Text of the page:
June 22, 2018
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LePage opens up big lead in new polls

By Kevin Miller, BDN Staff

AUGUSTA, Maine — Two new polls released Thursday show that Republican Paul LePage has reclaimed a significant lead in Maine’s gubernatorial contest but that independent Eliot Cutler has continued to pick up support in the final days before the election.
The two polls were conducted separately by different survey firms but reached nearly identical conclusions about a race that has seen significant swings in recent weeks.
LePage continues to lead the five-person race for the Blaine House, winning support from 40 percent of participants in surveys conducted by Rasmussen Reports and Public Policy Polling.
Both surveys suggest that Cutler’s campaign has gained momentum in recent weeks, however.
While Rasmussen showed Cutler dead even with Democrat Libby Mitchell at 26 percent each, the PPP survey placed Cutler at 28 percent and Mitchell at 24 percent.
Independents Shawn Moody and Kevin Scott picked up 4 percent and 1 percent, respectively, in the PPP survey. Rasmussen did not specifically name Moody or Scott, but 4 percent of participants said they would support “some other candidate.”
Both surveys suggested that the ranks of undecided voters were much smaller than in other recent polls, down to 5 percent in Rasmussen and 2 percent in PPP.
Although LePage consistently has led the pack in virtually all surveys, different polling firms have reached sometimes starkly different conclusions about his level of support, the gap between the GOP candidate and his two biggest rivals, and the number of undecided voters.
In their analysis of the poll, PPP pointed out that LePage continues as the clear front-runner in their surveys despite the fact that 51 percent of respondents had an unfavorable view of him — nearly the same percentage as in the Rasmussen poll.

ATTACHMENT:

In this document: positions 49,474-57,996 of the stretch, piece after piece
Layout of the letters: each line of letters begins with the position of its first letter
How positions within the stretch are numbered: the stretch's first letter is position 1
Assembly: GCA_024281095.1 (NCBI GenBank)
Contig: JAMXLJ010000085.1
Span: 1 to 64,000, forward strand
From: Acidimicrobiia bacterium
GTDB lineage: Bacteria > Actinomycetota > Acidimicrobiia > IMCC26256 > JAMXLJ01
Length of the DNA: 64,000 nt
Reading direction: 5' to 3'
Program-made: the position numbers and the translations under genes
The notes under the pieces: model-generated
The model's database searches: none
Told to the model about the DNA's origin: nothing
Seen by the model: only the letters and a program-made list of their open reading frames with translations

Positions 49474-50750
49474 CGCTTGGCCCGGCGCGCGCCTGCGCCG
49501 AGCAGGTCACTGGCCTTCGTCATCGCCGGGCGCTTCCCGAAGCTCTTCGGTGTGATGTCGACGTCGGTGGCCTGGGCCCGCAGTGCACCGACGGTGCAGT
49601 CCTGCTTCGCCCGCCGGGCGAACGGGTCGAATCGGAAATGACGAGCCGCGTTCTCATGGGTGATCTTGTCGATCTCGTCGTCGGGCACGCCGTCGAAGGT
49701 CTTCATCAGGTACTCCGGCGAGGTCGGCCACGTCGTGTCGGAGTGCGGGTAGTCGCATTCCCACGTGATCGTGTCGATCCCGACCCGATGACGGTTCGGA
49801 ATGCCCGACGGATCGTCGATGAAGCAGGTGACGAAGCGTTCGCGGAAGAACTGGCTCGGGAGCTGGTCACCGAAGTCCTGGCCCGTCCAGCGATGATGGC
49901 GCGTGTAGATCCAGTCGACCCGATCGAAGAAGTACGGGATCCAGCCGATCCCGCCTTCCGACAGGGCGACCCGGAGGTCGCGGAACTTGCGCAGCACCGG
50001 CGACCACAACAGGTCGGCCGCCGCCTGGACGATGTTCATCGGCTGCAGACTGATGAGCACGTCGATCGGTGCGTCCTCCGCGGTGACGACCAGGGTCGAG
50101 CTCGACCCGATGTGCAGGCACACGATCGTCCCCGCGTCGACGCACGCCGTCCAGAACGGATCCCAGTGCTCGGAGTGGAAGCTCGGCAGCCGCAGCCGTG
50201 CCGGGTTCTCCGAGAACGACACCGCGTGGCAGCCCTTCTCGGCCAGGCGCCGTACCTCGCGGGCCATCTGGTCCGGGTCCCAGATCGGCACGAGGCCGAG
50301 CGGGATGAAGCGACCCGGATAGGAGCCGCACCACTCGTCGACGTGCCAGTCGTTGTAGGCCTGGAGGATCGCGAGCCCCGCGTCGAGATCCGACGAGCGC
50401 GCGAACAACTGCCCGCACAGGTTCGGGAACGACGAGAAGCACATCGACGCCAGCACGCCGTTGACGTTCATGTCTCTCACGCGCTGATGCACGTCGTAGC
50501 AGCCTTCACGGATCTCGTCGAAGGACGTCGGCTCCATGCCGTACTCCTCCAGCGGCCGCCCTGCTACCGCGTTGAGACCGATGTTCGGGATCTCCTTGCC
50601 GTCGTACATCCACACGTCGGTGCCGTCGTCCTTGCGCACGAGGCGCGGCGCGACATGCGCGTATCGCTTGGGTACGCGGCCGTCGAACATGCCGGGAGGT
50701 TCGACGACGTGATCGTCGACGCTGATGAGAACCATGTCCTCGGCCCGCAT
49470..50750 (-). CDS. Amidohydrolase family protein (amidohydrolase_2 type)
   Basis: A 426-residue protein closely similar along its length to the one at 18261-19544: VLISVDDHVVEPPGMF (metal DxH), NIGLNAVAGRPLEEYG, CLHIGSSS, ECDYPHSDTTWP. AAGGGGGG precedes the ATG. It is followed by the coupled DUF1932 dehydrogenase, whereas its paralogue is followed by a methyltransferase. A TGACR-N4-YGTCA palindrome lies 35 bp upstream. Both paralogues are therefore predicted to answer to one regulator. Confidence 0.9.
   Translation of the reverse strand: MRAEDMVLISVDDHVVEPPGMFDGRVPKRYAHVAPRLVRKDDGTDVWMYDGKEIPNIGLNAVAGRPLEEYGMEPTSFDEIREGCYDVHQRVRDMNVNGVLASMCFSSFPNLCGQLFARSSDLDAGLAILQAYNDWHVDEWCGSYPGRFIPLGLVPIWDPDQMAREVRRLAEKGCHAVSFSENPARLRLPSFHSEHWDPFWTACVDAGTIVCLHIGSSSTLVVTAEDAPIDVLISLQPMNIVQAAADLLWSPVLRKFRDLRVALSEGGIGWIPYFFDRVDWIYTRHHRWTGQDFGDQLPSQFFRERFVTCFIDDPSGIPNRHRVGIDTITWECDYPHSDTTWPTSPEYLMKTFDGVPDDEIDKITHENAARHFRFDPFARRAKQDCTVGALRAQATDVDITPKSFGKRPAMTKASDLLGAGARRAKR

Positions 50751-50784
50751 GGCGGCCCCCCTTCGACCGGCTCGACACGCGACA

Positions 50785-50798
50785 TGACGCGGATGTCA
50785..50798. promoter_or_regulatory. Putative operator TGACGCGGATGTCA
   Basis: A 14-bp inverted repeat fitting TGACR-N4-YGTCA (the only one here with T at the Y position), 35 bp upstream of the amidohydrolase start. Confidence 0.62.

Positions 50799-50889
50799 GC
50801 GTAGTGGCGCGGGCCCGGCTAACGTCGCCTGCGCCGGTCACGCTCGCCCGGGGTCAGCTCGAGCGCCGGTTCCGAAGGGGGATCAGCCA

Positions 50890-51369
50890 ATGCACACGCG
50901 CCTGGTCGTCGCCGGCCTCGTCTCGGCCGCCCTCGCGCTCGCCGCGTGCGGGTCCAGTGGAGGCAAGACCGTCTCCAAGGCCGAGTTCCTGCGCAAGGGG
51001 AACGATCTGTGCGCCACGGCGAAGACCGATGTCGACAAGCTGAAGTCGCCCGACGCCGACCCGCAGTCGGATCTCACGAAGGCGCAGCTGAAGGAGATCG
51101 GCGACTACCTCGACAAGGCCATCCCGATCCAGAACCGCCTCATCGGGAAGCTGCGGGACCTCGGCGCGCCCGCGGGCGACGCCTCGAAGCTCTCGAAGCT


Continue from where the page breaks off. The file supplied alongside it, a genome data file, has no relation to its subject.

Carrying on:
Cutler, meanwhile, earned the highest “favorability” marks among the candidates: 46 percent in PPP and 57 percent in the Rasmussen survey.
“But because [LePage] has a relatively unified conservative base while Democratic-leaning voters are splitting almost evenly between Mitchell and Cutler, he’s in a position to win without coming anywhere close to 50% of the vote,” reads the PPP analysis.
Dan Demeritt, spokesman for the LePage campaign, said his candidate’s message continues to resonate with voters.
“Poll after poll shows that Paul’s ‘People Before Politics’ campaign is uniting voters hungry for change,” Demeritt said in an e-mail. “Now, we must double our efforts and turn out Paul’s vote.”
On Thursday, LePage opted to spend the afternoon and evening campaigning rather than attend the second-to-last televised gubernatorial debate, hosted by the Maine Public Broadcasting Network.
LePage withdrew from the forum late Wednesday afternoon, prompting strong criticism from his opponents and the Maine Democratic Party, who suggested the decision stemmed more from political reasons than a desire to campaign.
The decision also opened the door for his rivals — most notably Cutler — to point out his absence during the only debate broadcast statewide.
Additional poll results are expected to be released today headed into the final weekend of campaigning.

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